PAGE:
Domes

Looking at Dome's Beach from El Faro Park

Saturday, November 28, 2009

Re-zoning in Anasco & Rincon


There's been alot of talk lately about a re-zoning plan for certain beach areas in Rincon and Anasco. At a meeting at City Hall in Rincon the public was offered a platform to see the plans and comment, Cyndi went to the meeting. We haven't lived in Rincon long enough to be sure about too much, but the mood around town seems to be that San Juan is looking for ways to make some tourist dollars and Rincon and Anasco are the targets. Even the mayor of Rincon spoke against the proposal.

I read a New York Times article posted on the Surfrider blog :http://s.nyt.com/u/CpO that tells of a town in the Dominican Republic that is working toward attracting the eco-tourists that seem to in vogue currently, and that may be a model for Rincon to follow. Of course any development of these areas and especially anything near the Tres Palmas Marine Reserve http://www.surfrider.org/rincon/rmtp.php should be discouraged, but sometimes the lesser of two evils is the only choice.

Eco-tourism may be a fad and and may draw more people here than we want, but it's not going to be large condominiums and all-inclusive resorts that are the other end of the spectrum. The people in Rincon care about its resources and the future of their town. If we can counter the proposed re-zoning plans with an organic plan of our own, perhaps San Juan would be more interested in listening.

Thursday, November 26, 2009

Thankful!


The picture here is a poster I made for a Surfrider, Rincon volunteer tree planting that took place while I was in Los Angeles: http://4.bp.blogspot.com/_bo-2lysc_Ik/SuY3OuVdTkI/AAAAAAAAAkk/SgmqXNU4aB0/s1600-h/surfrider+tree+poster+Nov7.jpg Definitely a labor of love as I think it is important that people see how much Surfrider does for the town of Rincon. I am thankful for them. This past year has made me so much more aware of the things I am thankful for and none is higher on the list than Cyndi. It has been her courage and dream that has led us to where we are and for this I will always be thankful.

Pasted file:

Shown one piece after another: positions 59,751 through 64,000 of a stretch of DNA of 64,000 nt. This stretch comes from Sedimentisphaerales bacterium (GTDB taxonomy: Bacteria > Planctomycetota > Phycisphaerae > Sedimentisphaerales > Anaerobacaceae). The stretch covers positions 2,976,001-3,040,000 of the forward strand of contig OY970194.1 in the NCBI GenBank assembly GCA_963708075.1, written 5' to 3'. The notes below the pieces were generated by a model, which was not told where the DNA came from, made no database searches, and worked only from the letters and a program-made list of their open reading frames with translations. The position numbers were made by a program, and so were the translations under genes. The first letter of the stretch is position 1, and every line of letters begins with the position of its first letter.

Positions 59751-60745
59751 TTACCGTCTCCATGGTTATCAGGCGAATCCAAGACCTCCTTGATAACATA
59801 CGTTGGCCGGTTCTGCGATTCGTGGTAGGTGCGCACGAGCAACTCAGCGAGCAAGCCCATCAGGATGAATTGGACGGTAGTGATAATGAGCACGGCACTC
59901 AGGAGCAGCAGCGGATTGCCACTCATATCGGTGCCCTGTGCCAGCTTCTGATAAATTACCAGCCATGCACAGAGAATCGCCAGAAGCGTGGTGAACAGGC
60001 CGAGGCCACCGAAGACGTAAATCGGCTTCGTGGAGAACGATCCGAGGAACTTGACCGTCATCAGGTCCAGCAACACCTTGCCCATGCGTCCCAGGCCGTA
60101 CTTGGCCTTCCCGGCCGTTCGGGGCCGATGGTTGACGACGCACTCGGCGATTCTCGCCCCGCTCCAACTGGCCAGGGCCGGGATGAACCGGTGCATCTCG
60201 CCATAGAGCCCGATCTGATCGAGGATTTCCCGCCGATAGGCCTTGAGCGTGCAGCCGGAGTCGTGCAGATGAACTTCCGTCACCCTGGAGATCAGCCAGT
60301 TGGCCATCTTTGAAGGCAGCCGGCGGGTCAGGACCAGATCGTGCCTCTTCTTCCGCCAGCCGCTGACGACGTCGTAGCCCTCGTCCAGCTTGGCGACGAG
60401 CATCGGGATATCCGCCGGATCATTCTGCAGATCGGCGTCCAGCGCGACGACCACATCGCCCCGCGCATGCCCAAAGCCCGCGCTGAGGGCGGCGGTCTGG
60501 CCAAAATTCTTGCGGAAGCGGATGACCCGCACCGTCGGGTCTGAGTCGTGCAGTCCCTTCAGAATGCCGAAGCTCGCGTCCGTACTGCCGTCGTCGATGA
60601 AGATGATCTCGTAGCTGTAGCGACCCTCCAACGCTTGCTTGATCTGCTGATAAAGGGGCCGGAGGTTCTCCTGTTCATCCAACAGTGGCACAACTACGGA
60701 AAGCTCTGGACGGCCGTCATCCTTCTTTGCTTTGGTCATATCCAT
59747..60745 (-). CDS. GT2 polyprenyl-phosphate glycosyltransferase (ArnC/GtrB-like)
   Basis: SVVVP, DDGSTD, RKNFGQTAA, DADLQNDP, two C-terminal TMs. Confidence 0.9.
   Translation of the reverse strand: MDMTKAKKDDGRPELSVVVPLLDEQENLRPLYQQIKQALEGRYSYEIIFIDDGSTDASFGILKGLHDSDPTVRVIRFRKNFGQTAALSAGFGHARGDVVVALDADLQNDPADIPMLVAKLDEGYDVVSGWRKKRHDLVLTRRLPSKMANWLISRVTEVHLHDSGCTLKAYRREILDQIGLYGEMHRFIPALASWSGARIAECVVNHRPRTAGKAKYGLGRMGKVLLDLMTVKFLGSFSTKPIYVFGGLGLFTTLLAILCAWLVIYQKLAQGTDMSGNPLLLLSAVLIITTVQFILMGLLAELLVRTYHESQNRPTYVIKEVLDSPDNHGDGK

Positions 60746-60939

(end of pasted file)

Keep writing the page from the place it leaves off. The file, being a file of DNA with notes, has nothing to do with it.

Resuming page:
It's been difficult leaving behind family and friends in California, but their support and enthusiasm for our adventure has carried us through some difficult days and for this we are thankful. We are also thankful to our new friends and neighbors who have and continue to help us along the way, we constantly wonder if we were lucky to have such great neighbors or does the island just bring this out?
Of course I am thankful to have found such a beautiful place to live, a place that offers us so much of what we want and very few of the things we don't, but also so thankful for the basic necessities of life such as running water (most of the time). It's sad, but until I experienced not having water for a full 24 hours did I realize what a shameful fact it is that at least 13% of the world's population doesn't have access to running water.
Finally, I am thankful to have my health. Neither Cyndi nor I have a healthcare plan, unless you call eating right and exercising a viable plan. I don't expect the goverment to foot my healthcare bill if I don't take care of myself, however I don't think your income bracket should determine how good your healthcare is. Somewhere there is a way to improve the system, but it seems any attempt at "socialized" medicine gets demonized. We need to open our minds to all options, it's not that slippery a slope. Anytime there is such a blanket backlash against something the way healthcare reform has fared, chances are the truth is being hidden by a different agenda. If you have affordable healthcare, be thankful and consider those that don't.